"Great battles are won with artillery" – Napoleon Bonaparte. In the 21st century, he’d probably change that to information. The trick is to get that information to soldiers on the front line quickly and in a manner that won’t distract them from the job at hand. To this end, BAE Systems’ Electronic Systems in the UK has developed the Q-Warrior – a head-up display for foot soldiers that’s designed to provide a full-color, high resolution 3D display of the battlefield situation and assets.
Call it military intelligence, situational awareness, or just knowing what’s going on in the next foxhole, but information has always been a vital military asset. Today, modern warriors have access to lasers, satellites, GPS, high-speed digital communications, and all the rest, but for the soldier on the ground it still tends to boil down to gestures and shouting that Julius Caesar would recognize. It is, in other words, a classic bottleneck.
For the engineer, the tricky bit is coming up with something that can keep a soldier in the know without distraction. Head up displays have been available to fighter pilots since at least the Second World War, and today everyone from helicopter jockeys to Iron Man has one. But a squaddy lives in a different, dirtier, and more chaotic world than that of a pilot. It requires a peculiar mix of awareness and concentration that doesn't take well to needless distraction or irrelevant data, so coming up with information systems for the infantry is less a matter of adapting technology and more one of almost building from scratch.
The Q-Warrior is the latest version of BAE's helmet-mounted display technology based on its Q-Sight range of display systems. Now undergoing field testing by the US military, it looks a bit like something an Apache helicopter pilot might wear, but that’s about as far as the similarity goes. Instead of controlling FLIR cameras and look-and-shoot weapon pods, Q-Sight is intended to give foot soldiers and special forces “heads-up, eyes out, finger on the trigger” situational awareness, friend-or-foe identification, and the ability to coordinate a small unit even when away from their vehicles.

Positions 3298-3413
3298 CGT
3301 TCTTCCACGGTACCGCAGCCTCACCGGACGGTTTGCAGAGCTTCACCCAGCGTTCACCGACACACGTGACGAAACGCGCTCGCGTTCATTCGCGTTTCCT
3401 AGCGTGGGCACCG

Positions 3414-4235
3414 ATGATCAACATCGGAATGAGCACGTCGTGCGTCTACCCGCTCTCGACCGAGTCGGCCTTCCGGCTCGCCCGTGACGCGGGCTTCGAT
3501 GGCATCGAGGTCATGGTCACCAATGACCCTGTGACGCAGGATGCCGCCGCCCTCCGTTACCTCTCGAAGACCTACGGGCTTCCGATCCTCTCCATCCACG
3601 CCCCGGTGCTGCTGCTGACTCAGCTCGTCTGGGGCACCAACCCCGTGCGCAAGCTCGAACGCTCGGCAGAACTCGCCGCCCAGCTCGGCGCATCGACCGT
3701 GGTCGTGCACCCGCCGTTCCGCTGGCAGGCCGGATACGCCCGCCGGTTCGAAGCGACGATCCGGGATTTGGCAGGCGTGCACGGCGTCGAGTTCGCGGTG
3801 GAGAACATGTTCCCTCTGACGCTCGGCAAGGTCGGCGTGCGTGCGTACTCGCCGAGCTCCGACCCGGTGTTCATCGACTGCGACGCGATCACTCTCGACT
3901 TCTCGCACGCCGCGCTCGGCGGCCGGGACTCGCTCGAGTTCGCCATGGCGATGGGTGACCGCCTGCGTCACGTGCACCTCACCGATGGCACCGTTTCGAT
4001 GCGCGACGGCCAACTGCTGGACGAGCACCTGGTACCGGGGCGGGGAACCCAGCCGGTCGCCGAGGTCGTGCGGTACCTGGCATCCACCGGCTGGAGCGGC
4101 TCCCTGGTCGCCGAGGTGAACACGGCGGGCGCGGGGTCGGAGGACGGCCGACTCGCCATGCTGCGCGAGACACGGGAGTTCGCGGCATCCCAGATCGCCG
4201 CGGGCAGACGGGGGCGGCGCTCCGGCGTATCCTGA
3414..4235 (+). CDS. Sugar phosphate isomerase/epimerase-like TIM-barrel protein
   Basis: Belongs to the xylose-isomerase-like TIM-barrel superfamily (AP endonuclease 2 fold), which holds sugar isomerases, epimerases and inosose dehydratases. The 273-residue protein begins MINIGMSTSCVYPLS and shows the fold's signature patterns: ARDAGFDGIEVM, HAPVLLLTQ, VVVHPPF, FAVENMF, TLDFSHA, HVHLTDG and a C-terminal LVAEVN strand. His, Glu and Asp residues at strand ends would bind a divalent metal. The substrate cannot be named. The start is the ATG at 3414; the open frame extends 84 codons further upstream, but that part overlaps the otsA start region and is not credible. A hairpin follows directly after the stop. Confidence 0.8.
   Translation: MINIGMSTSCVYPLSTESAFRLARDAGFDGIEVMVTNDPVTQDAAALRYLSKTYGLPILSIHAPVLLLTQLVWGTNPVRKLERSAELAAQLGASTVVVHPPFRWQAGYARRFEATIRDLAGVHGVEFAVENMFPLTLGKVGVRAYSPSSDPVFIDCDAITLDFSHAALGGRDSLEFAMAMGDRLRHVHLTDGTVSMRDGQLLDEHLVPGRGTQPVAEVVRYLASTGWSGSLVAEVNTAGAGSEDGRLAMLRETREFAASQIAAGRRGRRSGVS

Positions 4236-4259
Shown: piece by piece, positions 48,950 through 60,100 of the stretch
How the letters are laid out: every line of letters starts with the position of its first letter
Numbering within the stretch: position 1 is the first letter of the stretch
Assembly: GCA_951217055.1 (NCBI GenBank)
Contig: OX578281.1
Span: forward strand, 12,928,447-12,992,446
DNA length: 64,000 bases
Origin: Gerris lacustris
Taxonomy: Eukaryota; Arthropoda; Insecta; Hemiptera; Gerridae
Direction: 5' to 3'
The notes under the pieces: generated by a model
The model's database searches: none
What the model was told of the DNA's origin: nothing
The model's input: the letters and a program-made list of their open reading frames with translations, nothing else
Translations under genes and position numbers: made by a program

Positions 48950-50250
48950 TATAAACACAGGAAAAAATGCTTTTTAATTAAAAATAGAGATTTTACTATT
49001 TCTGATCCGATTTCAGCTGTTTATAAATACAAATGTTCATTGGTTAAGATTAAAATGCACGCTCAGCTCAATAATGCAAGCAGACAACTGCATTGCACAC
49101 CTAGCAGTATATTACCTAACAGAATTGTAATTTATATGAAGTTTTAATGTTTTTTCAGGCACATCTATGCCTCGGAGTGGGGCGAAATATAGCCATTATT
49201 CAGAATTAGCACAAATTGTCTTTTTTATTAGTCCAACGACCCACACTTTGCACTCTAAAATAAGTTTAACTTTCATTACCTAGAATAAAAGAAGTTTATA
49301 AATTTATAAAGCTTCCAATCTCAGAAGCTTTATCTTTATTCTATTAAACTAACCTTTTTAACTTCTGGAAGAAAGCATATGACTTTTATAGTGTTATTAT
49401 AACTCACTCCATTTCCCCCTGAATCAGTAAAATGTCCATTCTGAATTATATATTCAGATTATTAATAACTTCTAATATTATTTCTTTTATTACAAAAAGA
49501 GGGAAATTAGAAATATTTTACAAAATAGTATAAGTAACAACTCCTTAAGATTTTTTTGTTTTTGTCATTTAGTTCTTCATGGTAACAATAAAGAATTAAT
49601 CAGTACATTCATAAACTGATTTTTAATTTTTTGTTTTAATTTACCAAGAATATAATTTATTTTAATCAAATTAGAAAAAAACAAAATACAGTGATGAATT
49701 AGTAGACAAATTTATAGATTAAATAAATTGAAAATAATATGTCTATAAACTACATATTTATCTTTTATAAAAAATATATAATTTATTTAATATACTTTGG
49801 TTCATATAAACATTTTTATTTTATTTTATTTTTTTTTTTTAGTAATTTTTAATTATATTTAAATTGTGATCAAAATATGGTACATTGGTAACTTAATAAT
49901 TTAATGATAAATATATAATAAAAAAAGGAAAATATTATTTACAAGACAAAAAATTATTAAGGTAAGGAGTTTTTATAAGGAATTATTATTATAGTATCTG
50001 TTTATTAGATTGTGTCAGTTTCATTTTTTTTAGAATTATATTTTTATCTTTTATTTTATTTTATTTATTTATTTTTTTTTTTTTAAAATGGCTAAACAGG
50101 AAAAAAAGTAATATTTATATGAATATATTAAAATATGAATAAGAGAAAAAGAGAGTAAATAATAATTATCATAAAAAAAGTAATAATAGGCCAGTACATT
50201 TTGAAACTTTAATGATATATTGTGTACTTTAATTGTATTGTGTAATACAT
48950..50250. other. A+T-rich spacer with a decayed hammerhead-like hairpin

Consisting of a large eye projector screen that is low power demand, low fatigue and has fast day/night transition, yet delivers high transmission, high-resolution color in a collimated, high-luminance, high-resolution see-through display, the Q-Warrior is also designed to allow for large movements of the helmet while maintaining the overlay of the display on the real world.
BAE says that the Q-Warrior will provide soldiers with their own portable command, control, and communications system in 3D with exact target designation and charting. With the Q-Warrior, a soldier will be able to see the location of friendly warplanes, including their speed, altitude, and payload, as well as being able to designate targets. The display will also track friendly and enemy forces with symbols overlaid on the real-world view, navigational waypoints and related data, and visual feeds from drones and other platforms.
According to BAE, the Q-Warrior will initially be used by the section commander level and with special forces, but that the technology will eventually spread to become standard frontline kit.
“The biggest demand, in the short term at least, will be in roles where the early adoption of situational awareness technology offers a defined advantage,” says Paul Wright, Soldier Systems’ Business Development Lead at BAE Systems’ Electronic Systems. “This is likely to be within non-traditional military units with reconnaissance roles, such as Forward Air Controllers/Joint Tactical Aircraft Controllers (JTACS) or with Special Forces during counter terrorist tasks. The next level of adoption could be light role troops such as airborne forces or marines, where technical systems and aggression help to overcome their lighter equipment.”
The video below shows off Q-Warrior's features.
Source: BAE Systems
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